Every book takes you somewhere. Every book leaves a footprint on our literary souls.
The best way to improve as an author is to read great books. I’ve been reading great books since grade school (I was the geek who adored Great Expectations, while others wanted to scribble in it).
This list of authors and what they’ve taught me is alphabetical and is by no means exhaustive (I plan to enhance this library of wisdom periodically). While I’ve read more books than I can remember, the following list consists of authors from whom I remember learning something important about writing.
Don’t just write about what you know, but reach deep in your soul and wing memories.
Imagination is our greatest ally; don’t be afraid to explore new ideas.
It’s never too late to apply a classic style. To anything.
Don’t just create a world, create a haunting one. Once you do, let the dialogue write itself.
Stretch your words like taffy. See how far they can go.
A great story never dies. If it does, it was never great to begin with.
Find a story with universality, tell it well, and you can move the whole world.
Elizabeth S. Craig
If you’re going to learn a genre, learn it well. Oh, and help a few authors along the way if you can.
Write to make the world, and yourself, a better place.
Every feat of a person is not a small feat. When you write, make every small feat into a big one.
Tell a tale … and tell it well.
There is no greater gift than to infuse every line with strong and fine emotionality.
Don’t just write about what you know, but find it’s secret, universal flow.
When you write, just throw up. Worry about the editor later. When you get an editor, make sure it’s a good one.
Hope is perhaps the greatest human emotion; find a way to infuse it in your story. When you write, write as craftily as possible.
Eric Flair (a.k.a., George Orwell)
Create a very possible world and let your characters try to escape from it.
Don’t makeup characters, make them real. Give them real emotions and let them tell the story. Put your whole, raw heart into a novel.
There is room for spirituality, deep love and wisdom, in a well-told story.
Be courageous in your writing. Hold off on publishing until you can find that courage.
Make the words work for you, not against you. If a word doesn’t extend your story, get rid of it. Writing is a life; we are all walking stories. Tell them well.
Let the prose direct you, not the other way around. Be yourself, and the novel will follow.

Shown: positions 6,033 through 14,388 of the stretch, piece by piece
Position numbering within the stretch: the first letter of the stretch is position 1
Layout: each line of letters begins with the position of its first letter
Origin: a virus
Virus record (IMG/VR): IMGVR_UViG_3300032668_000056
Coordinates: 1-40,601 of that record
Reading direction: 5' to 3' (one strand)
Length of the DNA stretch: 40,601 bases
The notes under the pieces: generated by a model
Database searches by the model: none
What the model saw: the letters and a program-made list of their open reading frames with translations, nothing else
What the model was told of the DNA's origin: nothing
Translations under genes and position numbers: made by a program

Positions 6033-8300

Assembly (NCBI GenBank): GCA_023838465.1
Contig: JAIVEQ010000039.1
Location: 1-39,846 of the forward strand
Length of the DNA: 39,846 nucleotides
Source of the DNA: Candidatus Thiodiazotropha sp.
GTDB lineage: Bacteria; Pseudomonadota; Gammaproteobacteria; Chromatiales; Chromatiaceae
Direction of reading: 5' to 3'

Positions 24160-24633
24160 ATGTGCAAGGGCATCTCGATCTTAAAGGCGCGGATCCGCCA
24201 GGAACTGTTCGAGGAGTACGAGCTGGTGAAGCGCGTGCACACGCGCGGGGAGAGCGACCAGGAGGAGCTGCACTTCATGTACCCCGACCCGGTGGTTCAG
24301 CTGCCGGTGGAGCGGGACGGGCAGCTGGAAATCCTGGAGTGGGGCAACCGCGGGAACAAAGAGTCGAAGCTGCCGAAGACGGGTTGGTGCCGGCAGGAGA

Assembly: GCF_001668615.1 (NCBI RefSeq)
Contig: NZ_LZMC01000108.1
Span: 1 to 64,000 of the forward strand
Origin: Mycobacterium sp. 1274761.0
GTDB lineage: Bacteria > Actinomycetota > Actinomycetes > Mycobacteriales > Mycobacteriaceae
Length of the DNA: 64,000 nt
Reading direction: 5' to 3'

There are adventures and lyricalness in every story. Find them. Use them.
Fight for the integrity of the main character, no matter what it takes. Never forsake the voice of the whole novel.
Jaspreet Mann Kanwar
All writers are poets in one fashion or another. Find that voice within you, your “road in the sky,” and invite it in your prose.
Writing’s something you dedicate your life to, or not at all. Put your characters in a situation and let them work themselves out of it.
Oliver La Farge
There is the most beautiful tension in the smallest of words. Find it.
There’s no greater book content than personal adventure. And personal angst. Leave what you recorded in your soul with the world.
We all have wisdom to share in our writing. Don’t be afraid to share it.
The book makes the rules. Write YOUR book, and let the rest follow.
There is magic in history. Find a way to bring that into your writing. And love, too. There is love in everything.
Joyce Carol Oates
Celebrate your writing. Let it flow. Let it breathe. Die in the fire, if necessary, to find your own voice.
We’re all weird. If you don’t let that show in your writing, you’re cheating yourself, and your novel. Edit a book until you’re forced to let it go.
There’s no greater story than that which lies deep in our childlike hearts.
Writing is a journey; we learn about ourselves as we go. Poetry is how to express the soul.
When it comes to great writing, you can throw all the rules out the window. If you can, travel to the place where your story happened and soak up its color like a chameleon.
Writers can, and should, seek out tension in the smallest aspects of existence. Don’t try too hard to tell the story.
Jean Paul Sartre
A novel is a series of reflections based on our encounters with an absurd world.
There’s no such thing as tragedy, only the tragedy of a great story of life left untold. Language is like a musical instrument; learn to play it well.
The real beauty is in the simple things. Always infuse those things into your story.
Understand the history of a character; it’s the main window to his or her essence. There is much we don’t know, but we can learn how to bring it to the world in words.
Cheryl Kaye Tardif
Never rush a story. Let it unfold like a season, and readers will love that story for seasons. Never be afraid to think big.
A story has a well-rounded character. Find all those character traits and recruit them as craftily as possible into your novel.
There is greatness in humanity … in experience, no matter how treacherous. Find it. Capture it in words. And you can change the world.
There is no difference between your life and your novels … except in the words and in the stories.
Yours in literature,